The Inversion Bop
I did not see PEs post, but yes, certainly orientation is of importance...
Originally Posted by srs5694
as is possibly the location (initial end or later, less tightly curved areas)
and the duration of storage.
I have never seen a 35mm film that curled upwards* when the emulsion was face down.
From a design perspective, I wouldn't want to either.
(Well, actually wet 35mm film does "The Inversion Bop" when it dries. Slowly, it curves sharply, horozontally, shortways across the legnth, towards the base, but then losses that curl when drying nears completion... the only curl that remains being that towards the emulsion side)
But we were talking about final edge to edge curl in 35mm film and this wet curl is something different.
As an OT aside,
Recently I have been having trouble with poorly produced toilet paper not tearing the way I want it to when I ... uh, yeah,
Last edited by Ray Rogers; 08-18-2008 at 12:09 PM. Click to view previous post history.
It is interesting to hear this. It has been my thought that the curl had nothing to do with the base material (or which way it is cut), but instead with the gelatin of the elmulsion layer. The gelatin swells when wet, shinks when dried -- and this change of shape pulls at the film base, causing the film to curl. The drier the gelatin, the greater the curl (thus more curl using heat or being in Oslo).
Originally Posted by srs5694
This is certainly the case in the production of carbon tissue -- a thick layer of pigmented gelatin on a paper or paper-like substrate. The stuff will always curl towards the gelatin side, just like film will always curl towards its emulsion side.
Gelatin wants to absorb some water from the air, so an equilibrium is probably reached over time and the film "relaxes" back to flatness. Fiber based paper does this also. One can press the prints flat to hurry the process, but if just left a box, the prints will eventually lay perfectly flat.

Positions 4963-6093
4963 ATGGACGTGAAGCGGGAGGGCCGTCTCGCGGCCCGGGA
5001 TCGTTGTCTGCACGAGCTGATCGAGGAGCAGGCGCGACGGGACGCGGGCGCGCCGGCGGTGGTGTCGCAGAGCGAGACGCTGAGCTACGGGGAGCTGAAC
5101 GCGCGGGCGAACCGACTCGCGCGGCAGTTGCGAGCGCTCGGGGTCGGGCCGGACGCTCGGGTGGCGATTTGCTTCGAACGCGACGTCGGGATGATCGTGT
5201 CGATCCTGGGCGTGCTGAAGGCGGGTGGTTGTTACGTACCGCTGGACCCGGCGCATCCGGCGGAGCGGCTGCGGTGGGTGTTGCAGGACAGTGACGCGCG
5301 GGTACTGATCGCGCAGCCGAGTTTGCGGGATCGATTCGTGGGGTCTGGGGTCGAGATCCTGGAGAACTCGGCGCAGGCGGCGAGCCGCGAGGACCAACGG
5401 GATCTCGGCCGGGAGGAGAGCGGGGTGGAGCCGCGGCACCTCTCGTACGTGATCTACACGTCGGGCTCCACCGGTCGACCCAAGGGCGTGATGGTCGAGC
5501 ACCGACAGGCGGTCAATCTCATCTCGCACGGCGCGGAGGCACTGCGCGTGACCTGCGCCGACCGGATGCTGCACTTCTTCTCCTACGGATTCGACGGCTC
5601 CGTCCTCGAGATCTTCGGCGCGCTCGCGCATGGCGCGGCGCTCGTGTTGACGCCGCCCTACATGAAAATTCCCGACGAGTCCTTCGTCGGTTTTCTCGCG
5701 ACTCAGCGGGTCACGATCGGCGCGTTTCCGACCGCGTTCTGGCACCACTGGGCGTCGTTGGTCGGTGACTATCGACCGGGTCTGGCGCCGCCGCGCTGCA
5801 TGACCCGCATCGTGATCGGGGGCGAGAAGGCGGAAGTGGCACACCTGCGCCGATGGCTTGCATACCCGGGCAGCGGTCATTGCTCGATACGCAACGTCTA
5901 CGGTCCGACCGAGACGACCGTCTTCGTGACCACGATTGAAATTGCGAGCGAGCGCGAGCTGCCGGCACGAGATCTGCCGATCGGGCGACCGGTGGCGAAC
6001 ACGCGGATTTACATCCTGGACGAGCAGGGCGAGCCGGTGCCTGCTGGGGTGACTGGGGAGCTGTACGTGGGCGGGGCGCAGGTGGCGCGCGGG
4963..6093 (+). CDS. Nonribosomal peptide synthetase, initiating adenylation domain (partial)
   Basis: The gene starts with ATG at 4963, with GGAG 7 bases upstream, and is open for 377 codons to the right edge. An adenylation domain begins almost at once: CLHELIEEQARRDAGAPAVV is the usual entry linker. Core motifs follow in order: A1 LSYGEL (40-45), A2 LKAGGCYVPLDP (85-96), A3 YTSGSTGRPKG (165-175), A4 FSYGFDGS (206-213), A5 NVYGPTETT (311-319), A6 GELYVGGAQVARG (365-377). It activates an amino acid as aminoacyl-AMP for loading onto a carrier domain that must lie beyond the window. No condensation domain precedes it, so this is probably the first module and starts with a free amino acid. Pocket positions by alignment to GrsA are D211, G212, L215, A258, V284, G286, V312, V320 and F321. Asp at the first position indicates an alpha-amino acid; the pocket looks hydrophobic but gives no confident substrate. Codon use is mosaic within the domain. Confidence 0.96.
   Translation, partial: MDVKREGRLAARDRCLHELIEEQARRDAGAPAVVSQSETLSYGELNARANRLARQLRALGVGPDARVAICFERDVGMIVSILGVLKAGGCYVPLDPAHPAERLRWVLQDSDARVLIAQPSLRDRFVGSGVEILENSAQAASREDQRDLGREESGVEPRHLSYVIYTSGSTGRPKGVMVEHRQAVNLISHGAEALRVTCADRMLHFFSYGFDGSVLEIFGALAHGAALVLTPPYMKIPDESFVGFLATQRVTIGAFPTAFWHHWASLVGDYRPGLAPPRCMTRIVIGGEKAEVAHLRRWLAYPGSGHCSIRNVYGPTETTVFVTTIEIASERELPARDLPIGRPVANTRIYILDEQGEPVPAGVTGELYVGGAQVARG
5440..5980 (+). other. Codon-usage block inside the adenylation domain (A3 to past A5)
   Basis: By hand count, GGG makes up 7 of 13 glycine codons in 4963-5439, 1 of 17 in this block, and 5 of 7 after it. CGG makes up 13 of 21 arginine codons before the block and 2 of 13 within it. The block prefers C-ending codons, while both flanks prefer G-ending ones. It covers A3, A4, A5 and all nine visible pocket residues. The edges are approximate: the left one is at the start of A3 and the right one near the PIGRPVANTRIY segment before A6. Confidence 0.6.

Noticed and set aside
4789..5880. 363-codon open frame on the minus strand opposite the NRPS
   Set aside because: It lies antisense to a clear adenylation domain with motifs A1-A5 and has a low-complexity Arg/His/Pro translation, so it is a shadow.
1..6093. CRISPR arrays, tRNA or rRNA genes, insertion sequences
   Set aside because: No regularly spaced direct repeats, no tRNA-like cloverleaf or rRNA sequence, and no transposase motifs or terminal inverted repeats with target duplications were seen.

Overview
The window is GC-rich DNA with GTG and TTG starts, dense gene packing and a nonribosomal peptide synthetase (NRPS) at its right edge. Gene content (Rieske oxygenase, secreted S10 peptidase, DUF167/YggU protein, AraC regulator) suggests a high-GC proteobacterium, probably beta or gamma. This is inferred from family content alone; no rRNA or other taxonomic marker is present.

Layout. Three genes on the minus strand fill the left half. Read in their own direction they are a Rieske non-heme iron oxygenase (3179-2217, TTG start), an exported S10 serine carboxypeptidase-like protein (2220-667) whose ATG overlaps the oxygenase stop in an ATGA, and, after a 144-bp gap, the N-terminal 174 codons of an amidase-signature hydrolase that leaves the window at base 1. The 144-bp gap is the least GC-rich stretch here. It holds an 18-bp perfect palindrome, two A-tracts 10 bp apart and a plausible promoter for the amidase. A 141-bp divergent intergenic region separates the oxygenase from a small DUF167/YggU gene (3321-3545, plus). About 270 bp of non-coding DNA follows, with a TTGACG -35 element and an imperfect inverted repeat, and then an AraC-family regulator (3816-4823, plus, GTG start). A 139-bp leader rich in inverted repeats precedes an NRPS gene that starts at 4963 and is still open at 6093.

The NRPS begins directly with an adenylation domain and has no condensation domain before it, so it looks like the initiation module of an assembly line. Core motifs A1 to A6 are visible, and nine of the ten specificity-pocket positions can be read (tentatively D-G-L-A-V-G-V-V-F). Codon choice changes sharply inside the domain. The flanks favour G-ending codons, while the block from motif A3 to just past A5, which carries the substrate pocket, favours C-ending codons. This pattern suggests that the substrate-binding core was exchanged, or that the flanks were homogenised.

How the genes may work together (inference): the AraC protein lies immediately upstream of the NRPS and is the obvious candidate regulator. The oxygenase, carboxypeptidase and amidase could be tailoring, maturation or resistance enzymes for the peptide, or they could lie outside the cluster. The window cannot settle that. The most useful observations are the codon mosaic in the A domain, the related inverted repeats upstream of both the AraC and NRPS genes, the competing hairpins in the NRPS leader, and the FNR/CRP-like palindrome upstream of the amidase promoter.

There is some "memory" at work, but I do not know if this is due to the gelatin or the base (or both) -- leave a roll of developed film rolled up and it is problem to get flat again.
At least with LF landscape, a bad day of photography can still be a good day of exercise.
Wow, thank you all for your responses. I feel much better now knowing that the curl isn't something only I'm dealing with. I currently have four rolls or so worth of sleeved film sitting under a sizable book, and it's already helping to flatten them out. The chamois sounds like an interesting option, and I will look into it to decrease my odd of scratching my negatives, though I must say the convenience of the squeegee is something I will miss (if I do in fact give it up).
Look, you got a lot of advice here. Anything involving wiping wet film with a squeegee, chamois, sponge, etc. is lunacy. Use a wetting agent in your final rinse after the wash. Use only enough to prevent the water from beading up and NO MORE. Dunk the film in, and hang it to dry. There will be no chance of scratching the film or leaving anything behind that might stick to the emulsion. Yes it might take a little longer to dry, but the film will dry with less chance of cupping. Yes, it will drip on the floor. Use a sponge to clean that up. Are you in that much of a hurry?